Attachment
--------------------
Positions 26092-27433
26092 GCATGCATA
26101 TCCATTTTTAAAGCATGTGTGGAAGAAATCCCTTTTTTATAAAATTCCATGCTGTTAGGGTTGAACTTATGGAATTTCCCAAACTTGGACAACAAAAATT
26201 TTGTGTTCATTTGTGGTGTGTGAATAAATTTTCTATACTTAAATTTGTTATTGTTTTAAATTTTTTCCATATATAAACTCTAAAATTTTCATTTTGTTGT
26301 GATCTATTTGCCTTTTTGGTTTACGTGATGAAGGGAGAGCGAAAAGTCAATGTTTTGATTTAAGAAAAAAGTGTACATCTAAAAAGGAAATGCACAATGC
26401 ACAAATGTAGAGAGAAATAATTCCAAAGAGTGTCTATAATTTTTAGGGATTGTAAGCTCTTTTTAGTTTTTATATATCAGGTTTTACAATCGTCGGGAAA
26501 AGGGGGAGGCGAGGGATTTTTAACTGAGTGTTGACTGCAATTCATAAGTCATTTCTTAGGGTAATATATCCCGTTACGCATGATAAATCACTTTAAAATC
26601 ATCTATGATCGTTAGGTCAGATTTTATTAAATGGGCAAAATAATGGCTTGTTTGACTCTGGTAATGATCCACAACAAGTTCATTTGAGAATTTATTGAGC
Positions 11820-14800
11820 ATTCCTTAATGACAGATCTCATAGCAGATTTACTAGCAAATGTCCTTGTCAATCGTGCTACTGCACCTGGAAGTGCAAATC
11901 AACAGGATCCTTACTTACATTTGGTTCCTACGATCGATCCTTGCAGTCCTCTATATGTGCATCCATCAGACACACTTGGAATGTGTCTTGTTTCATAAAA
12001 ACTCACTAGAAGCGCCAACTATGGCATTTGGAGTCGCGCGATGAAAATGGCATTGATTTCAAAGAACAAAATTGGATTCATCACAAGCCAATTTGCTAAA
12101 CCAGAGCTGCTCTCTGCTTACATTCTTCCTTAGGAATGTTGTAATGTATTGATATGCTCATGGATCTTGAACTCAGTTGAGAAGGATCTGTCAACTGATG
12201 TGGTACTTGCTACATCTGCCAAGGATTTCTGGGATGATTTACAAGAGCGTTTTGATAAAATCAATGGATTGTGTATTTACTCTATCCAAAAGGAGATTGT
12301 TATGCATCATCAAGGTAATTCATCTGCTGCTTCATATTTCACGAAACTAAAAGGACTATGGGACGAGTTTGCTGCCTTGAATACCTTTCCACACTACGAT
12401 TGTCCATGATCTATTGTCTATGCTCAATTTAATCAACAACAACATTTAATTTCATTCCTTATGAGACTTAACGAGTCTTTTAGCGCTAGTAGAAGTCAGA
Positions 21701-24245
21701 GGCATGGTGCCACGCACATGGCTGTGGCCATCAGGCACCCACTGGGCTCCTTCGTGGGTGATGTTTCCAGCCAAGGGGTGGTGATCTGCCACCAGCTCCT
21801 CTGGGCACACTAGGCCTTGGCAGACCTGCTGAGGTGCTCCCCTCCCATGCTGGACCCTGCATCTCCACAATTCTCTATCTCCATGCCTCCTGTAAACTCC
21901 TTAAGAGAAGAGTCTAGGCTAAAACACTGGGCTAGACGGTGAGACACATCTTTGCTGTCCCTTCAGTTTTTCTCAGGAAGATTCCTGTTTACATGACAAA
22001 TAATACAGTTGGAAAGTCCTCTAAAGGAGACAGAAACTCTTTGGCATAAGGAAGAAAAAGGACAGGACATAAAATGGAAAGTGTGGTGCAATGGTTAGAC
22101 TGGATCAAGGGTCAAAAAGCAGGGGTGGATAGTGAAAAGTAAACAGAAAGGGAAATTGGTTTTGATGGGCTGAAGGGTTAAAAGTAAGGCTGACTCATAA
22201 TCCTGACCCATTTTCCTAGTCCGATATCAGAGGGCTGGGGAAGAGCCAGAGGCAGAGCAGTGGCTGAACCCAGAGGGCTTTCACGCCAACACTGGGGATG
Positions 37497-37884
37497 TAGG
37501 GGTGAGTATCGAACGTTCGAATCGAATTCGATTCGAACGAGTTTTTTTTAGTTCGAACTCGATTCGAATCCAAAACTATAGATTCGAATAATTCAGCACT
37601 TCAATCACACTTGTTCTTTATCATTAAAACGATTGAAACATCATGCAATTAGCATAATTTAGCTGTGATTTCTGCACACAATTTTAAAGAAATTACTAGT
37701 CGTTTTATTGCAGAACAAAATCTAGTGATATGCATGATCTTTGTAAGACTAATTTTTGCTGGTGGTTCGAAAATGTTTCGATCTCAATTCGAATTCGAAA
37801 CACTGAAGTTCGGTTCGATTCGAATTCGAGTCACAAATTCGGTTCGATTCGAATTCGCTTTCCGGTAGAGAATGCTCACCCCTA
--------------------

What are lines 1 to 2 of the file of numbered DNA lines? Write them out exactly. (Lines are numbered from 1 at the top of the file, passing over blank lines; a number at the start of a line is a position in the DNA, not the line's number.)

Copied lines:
Positions 26092-27433
26092 GCATGCATA